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The Sweet Home rhodochrosite specimen mine, Alma District, Central Colorado: the porphyry molybdenum–fluorine connection

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Intermediate sulfidation veins containing quartz–sphalerite–tetrahedrite–rhodochrosite–fluorite in the Sweet Home Mine, Alma District, Colorado were originally mined for silver starting in 1873. For the last 13 years up until 2004, however, the mine has produced world-class rhodochrosite specimens. Some of these specimens are considered to be among the finest mineral specimens ever produced and the finest of their species with values well over $1 million US dollars. The extraction, preparation, and marketing techniques pioneered at the Sweet Home operation have revolutionized the minerals specimen industry. The Sweet Home deposit is interpreted as a single pulse variant of a Climax-type hydrothermal system. Evidence for this includes (1) an age of mineralization (25.8 ± 0.3 Ma) that coincides with the age of the end stages of mineralization of the Climax molybdenum deposit approximately 7.5 km to the northeast; (2) a geochemical (Mn, W, F) and mineralogical (topaz, fluorite, hubnerite, greisen muscovite) signature typically associated with Climax-type systems; (3) the presence of porphyry rhyolite dikes, a breccia dike, and local quartz–molybdenite veins in the nearby area; (4) a small pegmatite within the mine with an age (25.9 ± 0.3 Ma) coincident with mineralization, which also contains minor amounts of disseminated molybdenite; and (5) the presence of similar-appearing gemmy, red rhodochrosites at Climax and other high-silica rhyolite systems. A significant difference is that unlike Climax-type systems, the Sweet Home hydrothermal system appears to have consisted of a single, relatively small pulse of magmatic fluid that slowly cooled and diluted with groundwater. This is inferred to have occurred at moderate depths in the order of 1.5–2.5 km below the surface. The fluids that formed the Sweet Home veins were dilute (salinity in the order of 2–4 wt% NaCl equivalent), high-temperature (temperatures of homogenization up to 370°C), and initially of magmatic origin. Gem quality ruby-red rhodochrosite at the Sweet Home Mine is nearly pure manganese carbonate with minimal solid solution with Fe+2, Ca, or Mg. It formed at higher temperatures and salinities in comparison to lower value, pink rhodochrosite. Gemmy, ruby-red rhodochrosite is distinctly associated with highly evolved silica-rich igneous/hydrothermal systems. The high fluorine content typical of such systems suggests that Mn was transported in solution as fluoride complexes, which, in turn, favored rhodochrosite deposition at above-average temperatures and with minimal cation contamination.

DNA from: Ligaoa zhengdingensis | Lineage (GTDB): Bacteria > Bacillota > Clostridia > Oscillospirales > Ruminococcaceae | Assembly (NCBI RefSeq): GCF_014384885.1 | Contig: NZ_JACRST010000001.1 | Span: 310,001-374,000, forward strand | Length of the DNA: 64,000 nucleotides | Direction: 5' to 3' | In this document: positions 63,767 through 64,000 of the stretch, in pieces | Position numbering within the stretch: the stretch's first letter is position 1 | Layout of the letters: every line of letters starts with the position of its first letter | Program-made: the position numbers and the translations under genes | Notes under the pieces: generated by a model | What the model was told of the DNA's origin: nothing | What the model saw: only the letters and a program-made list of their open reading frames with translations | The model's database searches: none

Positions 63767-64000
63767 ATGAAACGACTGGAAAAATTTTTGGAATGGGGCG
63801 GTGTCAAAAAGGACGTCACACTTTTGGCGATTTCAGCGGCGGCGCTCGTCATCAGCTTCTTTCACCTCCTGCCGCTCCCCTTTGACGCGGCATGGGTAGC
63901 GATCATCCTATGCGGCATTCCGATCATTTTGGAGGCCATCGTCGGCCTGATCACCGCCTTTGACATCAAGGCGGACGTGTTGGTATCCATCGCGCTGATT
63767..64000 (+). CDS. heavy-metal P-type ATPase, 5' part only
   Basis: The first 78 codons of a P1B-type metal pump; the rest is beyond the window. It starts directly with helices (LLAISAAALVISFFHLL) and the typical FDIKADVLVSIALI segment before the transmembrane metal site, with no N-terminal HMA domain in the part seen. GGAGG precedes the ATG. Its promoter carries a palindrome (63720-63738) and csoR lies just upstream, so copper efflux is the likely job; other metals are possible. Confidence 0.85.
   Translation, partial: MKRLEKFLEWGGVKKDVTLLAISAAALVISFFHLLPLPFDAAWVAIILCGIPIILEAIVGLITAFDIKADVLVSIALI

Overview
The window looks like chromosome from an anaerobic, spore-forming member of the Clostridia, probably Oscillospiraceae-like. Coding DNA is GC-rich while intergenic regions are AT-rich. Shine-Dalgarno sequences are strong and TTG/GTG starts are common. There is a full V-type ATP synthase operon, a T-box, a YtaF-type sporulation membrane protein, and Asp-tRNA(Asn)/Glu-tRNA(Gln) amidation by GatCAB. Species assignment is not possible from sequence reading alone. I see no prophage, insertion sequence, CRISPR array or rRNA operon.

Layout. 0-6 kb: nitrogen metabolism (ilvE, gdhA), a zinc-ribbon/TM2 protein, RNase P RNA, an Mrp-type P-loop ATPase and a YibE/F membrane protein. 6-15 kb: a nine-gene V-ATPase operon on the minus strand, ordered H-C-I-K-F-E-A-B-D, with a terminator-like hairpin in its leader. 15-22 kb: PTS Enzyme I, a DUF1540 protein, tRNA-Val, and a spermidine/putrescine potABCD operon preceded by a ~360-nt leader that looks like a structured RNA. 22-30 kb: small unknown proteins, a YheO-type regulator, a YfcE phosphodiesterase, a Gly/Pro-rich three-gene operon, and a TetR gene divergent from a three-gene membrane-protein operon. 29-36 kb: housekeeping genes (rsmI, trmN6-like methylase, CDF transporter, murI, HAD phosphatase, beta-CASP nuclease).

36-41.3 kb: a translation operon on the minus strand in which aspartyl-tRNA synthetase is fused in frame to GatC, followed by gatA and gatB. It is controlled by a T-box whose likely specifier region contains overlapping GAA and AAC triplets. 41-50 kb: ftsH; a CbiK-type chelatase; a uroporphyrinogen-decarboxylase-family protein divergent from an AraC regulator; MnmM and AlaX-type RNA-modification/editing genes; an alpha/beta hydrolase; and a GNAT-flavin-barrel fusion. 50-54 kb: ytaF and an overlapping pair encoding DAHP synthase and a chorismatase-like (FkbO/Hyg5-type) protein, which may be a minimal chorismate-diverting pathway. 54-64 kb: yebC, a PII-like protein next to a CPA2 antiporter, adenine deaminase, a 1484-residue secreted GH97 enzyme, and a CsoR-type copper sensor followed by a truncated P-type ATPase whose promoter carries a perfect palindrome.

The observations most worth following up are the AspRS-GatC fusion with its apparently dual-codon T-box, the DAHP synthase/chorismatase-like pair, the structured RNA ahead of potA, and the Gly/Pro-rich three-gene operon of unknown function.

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Kate Barbá provided some vein and wall rock samples from her work at the Sweet Home Mine; the use of these samples is greatly appreciated. The other mappers of the Alma quadrangle, Beth Widdman and Richard Madole, along with field assistants Kate Barbá and Marilyn Moll, provided much useful feedback in the field and office. Joel Brugger constructed and provided the log fO2/pH diagrams. Reviews by Graham Closs, Kalin Kouzmanov, and Joel Brugger greatly improved the paper.

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Correspondence to Paul J. Bartos.

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An erratum to this article can be found at http://dx.doi.org/10.1007/s00126-006-0116-0

Editorial handling: M. Chiaradia

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Bartos, P.J., Nelson, E.P. & Misantoni, D. The Sweet Home rhodochrosite specimen mine, Alma District, Central Colorado: the porphyry molybdenum–fluorine connection. Miner Deposita 42, 235–250 (2007). https://doi.org/10.1007/s00126-006-0103-5

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  • Rhodochrosite
  • Climax-type system
  • Sweet Home mine
  • Fluorite